The process for renewing contracts for the first independent treatment centres has been described as a “pig’s ear” by the chief executive of the largest independent provider in that sector.
Ten of the “first wave” contracts are due to expire in the next six months - with the general election expected midway through that period - and the future of many of the centres is uncertain.
We have gone absolutely to the precipice with Barlborough
At least one, the Kidderminster treatment centre in Worcestershire, is likely to close its doors. The centre will return to NHS use from next month, although the team running it plans to continue doing NHS work at a local independent hospital.
The future of the Greater Manchester surgical centre hangs on whether owner Trafford Healthcare Trust decides to use the site itself or to rent it out.
Many of the others are likely to continue but will offer treatment at tariff through patient choice, rather than through a block contract.
The firms running the centres have been told they have to go through a tender process to rent the buildings from the NHS - leading to uncertainty for staff and patients.
Mike Parish, chief executive of Care UK, which operates two sites coming up for renewal, said this had led to a “pig’s ear of a process”, with firms being offered short term contract extensions at the last minute because primary care trusts still had the contracts out to tender.
At the Barlborough centre in Chesterfield, run by Care UK, staff had to be formally told they were at risk of redundancy - only for managers to hear the next day that its contract had been extended.
“We have gone absolutely to the precipice with Barlborough,” said Mr Parish. “We have now agreed a short term tenancy with the PCT to give them an extra three or six months to sort out the lease.”
Several PCTs are at an early stage in inviting tenders for their sites. Lincolnshire PCT does not expect a new contract to come into force at its Gainsborough site until next year, according to tender documents. Many new leases will be for only three years, so PCTs and centre operators may have to repeat the process in 2013.
Mr Parish said independent centre operators had expected to switch to payment at tariff for any patients they could attract at the end of the original five year contracts, which offered guaranteed payments regardless of the number of patients treated.
But they learnt a few months ago that if their premises were owned by the NHS, as most are, they would have to go through a tendering process in order to continue to use them. Operators will pay market rent for the sites in future.
“The Department of Health, in its wisdom, decided that there would be some sort of procurement process for the leases,” he said. “It does seem odd that we have to go through a tender process to continue operating hospitals that we have operated for the last five years while NHS hospitals don’t.”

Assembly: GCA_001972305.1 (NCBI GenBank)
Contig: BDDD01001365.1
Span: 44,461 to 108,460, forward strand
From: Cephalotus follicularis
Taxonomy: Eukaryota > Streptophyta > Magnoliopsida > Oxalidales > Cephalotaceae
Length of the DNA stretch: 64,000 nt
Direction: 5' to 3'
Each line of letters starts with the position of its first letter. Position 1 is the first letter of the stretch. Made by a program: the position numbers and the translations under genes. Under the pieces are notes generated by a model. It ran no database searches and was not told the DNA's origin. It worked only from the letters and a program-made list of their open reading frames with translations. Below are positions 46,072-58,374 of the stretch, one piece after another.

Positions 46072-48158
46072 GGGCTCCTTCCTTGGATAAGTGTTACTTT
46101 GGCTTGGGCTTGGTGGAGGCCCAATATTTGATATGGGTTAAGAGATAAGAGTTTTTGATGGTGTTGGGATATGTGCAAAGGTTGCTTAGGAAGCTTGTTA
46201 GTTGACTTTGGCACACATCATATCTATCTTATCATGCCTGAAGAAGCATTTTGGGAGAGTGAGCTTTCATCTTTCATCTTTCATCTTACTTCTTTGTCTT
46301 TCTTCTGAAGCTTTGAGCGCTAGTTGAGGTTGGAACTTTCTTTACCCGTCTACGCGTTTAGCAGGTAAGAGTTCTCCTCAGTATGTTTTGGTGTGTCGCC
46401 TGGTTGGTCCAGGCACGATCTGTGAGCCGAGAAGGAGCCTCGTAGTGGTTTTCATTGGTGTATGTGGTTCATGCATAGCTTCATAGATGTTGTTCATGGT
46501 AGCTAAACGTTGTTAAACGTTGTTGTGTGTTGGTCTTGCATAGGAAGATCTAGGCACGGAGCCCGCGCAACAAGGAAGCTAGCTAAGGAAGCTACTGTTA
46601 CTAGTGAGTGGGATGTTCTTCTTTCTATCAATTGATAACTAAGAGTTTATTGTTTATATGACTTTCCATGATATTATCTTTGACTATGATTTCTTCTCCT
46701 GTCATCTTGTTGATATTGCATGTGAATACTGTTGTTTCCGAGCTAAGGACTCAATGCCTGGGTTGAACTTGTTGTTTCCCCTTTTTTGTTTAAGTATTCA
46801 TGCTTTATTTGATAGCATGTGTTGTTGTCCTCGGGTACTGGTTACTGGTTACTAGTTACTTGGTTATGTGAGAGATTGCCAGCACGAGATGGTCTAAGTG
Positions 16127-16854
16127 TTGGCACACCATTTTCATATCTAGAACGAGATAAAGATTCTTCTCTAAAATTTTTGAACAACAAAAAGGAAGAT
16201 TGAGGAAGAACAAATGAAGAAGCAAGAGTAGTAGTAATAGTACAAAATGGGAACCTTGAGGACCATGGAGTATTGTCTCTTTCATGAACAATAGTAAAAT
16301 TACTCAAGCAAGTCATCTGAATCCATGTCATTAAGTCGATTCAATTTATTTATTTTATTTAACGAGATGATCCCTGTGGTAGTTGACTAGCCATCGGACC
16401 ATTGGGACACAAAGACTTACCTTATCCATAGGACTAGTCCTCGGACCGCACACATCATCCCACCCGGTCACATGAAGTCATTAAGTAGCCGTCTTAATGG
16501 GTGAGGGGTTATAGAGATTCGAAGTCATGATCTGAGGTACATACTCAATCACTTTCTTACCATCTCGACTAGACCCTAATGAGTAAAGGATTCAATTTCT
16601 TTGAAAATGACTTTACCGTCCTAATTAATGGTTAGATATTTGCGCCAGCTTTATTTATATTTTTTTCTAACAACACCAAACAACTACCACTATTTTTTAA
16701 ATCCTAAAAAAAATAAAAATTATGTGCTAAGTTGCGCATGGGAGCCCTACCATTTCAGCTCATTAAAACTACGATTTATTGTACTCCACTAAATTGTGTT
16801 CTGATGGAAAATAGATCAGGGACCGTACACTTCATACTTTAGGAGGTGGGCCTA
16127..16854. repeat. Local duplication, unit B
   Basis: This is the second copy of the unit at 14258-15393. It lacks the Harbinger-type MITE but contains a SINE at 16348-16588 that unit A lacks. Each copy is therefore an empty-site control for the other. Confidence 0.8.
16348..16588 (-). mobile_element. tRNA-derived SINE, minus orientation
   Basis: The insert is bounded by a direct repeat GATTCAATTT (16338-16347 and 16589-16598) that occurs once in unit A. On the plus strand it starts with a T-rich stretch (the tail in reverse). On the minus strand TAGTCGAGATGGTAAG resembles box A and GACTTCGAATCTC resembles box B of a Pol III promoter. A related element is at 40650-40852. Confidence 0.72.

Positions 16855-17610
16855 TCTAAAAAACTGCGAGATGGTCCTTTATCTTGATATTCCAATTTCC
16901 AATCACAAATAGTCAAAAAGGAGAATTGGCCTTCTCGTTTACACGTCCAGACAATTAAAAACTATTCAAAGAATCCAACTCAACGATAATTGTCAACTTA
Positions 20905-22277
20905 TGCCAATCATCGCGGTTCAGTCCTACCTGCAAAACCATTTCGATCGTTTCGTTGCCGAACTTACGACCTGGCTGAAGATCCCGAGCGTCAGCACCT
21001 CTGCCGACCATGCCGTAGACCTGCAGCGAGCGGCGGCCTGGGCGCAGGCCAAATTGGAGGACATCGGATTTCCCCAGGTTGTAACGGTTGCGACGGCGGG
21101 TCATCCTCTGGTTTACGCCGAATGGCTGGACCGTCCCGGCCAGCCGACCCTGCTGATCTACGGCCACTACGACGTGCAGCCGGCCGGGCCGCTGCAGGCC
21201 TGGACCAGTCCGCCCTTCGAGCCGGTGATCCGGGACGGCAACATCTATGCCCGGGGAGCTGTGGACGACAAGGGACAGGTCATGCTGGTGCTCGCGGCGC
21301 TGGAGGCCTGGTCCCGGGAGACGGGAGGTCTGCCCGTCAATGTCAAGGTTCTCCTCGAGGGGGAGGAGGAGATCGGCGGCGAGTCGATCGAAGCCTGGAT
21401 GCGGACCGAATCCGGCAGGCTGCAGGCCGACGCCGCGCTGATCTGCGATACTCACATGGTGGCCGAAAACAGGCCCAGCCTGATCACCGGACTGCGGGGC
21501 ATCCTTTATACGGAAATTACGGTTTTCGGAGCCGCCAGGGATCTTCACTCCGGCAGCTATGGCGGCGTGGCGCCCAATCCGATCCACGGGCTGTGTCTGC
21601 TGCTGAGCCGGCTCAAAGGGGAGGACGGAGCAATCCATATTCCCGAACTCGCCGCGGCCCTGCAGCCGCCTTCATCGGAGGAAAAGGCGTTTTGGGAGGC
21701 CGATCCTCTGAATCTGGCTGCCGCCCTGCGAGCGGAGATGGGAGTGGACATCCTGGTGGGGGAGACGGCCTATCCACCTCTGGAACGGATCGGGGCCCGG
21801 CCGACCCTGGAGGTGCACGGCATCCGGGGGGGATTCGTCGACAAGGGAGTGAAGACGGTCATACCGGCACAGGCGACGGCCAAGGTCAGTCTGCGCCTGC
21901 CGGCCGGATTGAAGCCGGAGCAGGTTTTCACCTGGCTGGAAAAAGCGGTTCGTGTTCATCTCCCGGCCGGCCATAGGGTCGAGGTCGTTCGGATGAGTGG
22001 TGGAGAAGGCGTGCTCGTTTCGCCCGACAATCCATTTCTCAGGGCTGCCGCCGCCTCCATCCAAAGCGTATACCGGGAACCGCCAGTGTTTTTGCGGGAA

Care UK hit the headlines last week after reports its chairman had made a £21,000 donation to shadow health secretary Andrew Lansley’s office.
Health secretary Andy Burnham wrote to Mr Lansley questioning whether it was acceptable for a shadow minister
to “accept private donations from companies that have a vested interest in their policy areas”.
A Conservative spokesman said the donation was “fully within the rules”.
Independent provider Ramsay said it “understands the need” for a tendering process but some contracts may have extensions to allow this to be concluded.
The Department of Health said it announced in July that there would be a competitive tendering process where the NHS had identified a continuing need for services. It added there has been “an ongoing dialogue” between providers, the local NHS and the DH in each area.
Care UK and Ramsay may apply to run centres they do not operate at present, and Netcare - which runs the Greater Manchester centre - says it will consider case-by-case bidding.
NHS Partners Network director David Worskett was critical of the delay in resolving the contracts.
In some cases, operators will be paid at tariff but are being given “activity plans” by PCTs - an indication of the level of work they will be doing, which should help manage cash flow.
In others, PCTs say they now have sufficient capacity in the local healthcare system but they are willing to lease premises if the independent contractors take the risk of attracting sufficient patients.
The centres will also no longer be bound by “additionality” rules, which prevented NHS clinicians working in them and often forced them to recruit clinical staff from abroad.